NASA Prepares For A Potential Supervolcano Eruption: Saving The World From Yellowstone Disaster


There are tons of apocalypse scenarios that are being developed every day and every one of them brings a new theory.

There are assumptions about the impact of large asteroids, drug-resistant disease outbreaks, and more.

There are basically a lot of theories that describe how humanity can meet its maker. One of the least talked-about theories is the real possibility of a supervolcano springing to life and throwing our planet’s ecosystem into chaos.

Supervolcano threat 

There is one such supervolcano right under our noses, and it’s the one located just beneath Yellowstone National Park.

The massive amount of superheated liquid rock that boils under out feet powers Old Faithful and the other geothermal activity in the area.

One day, this activity could shift from a tourist attraction to a catastrophe and NASA is reportedly working to figure out how humanity could survive this if it were to happen.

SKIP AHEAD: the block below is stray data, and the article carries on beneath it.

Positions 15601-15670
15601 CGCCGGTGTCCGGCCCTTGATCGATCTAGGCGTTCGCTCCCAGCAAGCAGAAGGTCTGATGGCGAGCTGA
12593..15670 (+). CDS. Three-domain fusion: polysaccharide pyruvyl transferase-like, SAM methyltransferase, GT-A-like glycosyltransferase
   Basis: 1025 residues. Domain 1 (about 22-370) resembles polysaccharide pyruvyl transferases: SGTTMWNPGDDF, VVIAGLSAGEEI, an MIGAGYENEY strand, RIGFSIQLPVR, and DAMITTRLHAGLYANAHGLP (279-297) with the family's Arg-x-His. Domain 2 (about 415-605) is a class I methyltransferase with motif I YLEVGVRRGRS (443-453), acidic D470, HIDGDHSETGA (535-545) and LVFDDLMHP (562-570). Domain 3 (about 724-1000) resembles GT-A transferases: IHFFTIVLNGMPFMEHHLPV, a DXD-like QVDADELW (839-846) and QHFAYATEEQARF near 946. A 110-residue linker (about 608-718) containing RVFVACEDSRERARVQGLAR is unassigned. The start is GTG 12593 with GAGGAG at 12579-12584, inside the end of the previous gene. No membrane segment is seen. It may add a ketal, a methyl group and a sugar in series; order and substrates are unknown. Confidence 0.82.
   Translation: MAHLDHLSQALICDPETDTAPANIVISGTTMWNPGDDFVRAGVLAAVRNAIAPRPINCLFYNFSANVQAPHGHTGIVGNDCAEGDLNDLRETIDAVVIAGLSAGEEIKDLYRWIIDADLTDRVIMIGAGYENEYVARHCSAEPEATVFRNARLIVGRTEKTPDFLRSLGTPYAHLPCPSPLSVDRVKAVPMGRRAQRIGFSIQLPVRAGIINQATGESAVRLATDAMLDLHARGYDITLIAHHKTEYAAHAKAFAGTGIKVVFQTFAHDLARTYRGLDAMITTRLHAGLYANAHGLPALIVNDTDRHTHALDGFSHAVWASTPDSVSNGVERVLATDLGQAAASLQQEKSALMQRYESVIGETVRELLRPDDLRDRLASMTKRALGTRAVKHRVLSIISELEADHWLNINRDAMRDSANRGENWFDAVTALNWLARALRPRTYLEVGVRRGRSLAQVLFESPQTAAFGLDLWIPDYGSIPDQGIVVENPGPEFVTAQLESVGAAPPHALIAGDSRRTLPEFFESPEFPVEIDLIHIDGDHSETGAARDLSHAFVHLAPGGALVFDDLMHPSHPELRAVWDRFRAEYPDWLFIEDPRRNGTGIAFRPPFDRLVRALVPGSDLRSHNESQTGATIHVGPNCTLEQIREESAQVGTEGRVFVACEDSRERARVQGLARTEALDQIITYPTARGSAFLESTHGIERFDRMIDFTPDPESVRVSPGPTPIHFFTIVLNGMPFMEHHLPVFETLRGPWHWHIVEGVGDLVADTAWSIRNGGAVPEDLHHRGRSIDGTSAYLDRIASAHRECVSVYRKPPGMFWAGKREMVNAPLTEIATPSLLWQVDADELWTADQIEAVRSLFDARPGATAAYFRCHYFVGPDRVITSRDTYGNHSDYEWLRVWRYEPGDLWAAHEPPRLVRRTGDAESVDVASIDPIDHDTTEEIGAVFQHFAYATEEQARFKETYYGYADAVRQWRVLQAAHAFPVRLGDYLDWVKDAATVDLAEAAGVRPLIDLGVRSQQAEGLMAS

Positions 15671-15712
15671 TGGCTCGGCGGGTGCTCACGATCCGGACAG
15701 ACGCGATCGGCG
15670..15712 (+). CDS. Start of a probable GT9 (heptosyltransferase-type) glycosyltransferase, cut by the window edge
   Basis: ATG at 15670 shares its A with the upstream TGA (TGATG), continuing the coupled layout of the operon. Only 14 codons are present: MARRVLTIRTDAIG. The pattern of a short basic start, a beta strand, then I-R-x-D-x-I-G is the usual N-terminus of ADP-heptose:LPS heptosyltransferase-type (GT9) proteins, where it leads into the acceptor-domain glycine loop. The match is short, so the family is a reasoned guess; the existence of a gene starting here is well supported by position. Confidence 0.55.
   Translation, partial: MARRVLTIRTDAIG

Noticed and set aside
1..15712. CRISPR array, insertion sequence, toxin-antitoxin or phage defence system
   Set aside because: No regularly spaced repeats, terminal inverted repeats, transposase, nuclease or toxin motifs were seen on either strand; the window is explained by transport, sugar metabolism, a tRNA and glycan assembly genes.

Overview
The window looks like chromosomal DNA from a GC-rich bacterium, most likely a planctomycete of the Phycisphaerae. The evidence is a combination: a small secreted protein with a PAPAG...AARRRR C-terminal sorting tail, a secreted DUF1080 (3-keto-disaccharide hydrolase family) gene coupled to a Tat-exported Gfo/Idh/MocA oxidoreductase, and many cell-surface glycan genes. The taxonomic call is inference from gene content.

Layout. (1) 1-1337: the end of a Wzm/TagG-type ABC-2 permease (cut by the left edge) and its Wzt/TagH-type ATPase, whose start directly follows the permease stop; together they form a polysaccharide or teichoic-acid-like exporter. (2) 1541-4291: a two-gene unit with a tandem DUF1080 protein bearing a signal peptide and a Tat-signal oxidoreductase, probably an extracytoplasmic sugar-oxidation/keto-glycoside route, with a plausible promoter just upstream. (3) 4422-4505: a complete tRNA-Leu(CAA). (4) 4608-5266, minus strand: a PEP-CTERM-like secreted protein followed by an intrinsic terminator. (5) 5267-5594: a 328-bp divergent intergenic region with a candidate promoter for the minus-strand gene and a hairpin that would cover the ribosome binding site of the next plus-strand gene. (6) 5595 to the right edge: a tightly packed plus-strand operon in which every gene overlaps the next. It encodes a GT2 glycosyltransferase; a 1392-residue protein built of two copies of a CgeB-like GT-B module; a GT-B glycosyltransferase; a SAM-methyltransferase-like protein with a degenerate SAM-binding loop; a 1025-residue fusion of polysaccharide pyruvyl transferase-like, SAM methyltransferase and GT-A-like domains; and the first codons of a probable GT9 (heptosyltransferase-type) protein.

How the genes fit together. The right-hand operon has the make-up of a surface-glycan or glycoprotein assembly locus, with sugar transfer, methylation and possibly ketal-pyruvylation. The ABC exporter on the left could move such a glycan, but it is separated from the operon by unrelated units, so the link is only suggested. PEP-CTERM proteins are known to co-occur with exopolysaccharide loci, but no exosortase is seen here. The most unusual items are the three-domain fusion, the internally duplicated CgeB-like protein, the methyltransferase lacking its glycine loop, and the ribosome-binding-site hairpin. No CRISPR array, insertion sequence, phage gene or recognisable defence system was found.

Potential solutions 

BBC reported that NASA has been working at finding all kinds of possible countermeasures to the eruption of a supervolcano.

For instance, one such option is to chill the volcano out far in advance of a potential eruption, but this would be extremely difficult.

NASA researchers claim that the threat of a Yellowstone supervolcano could be mitigated if roughly 35% of its heat could be efficiently transferred.

Experts have even proposed that pumping water into the volcano could turn out a useful measure to solve the problem.

NASA’s proposal would involve building a massive geothermal plant that would be able to pump water into a hole that has been drilled a few miles into the volcano.

The water would then come back at an extremely high temperature, and it could then be harnessed to generate electricity, helping to offset the estimated $3.46 billion investment.

As a conclusion, considering that the past research is suggesting that Yellowstone’s supervolcano could come to life quicker than previously thought, it might be a good idea to start finding viable solutions now.


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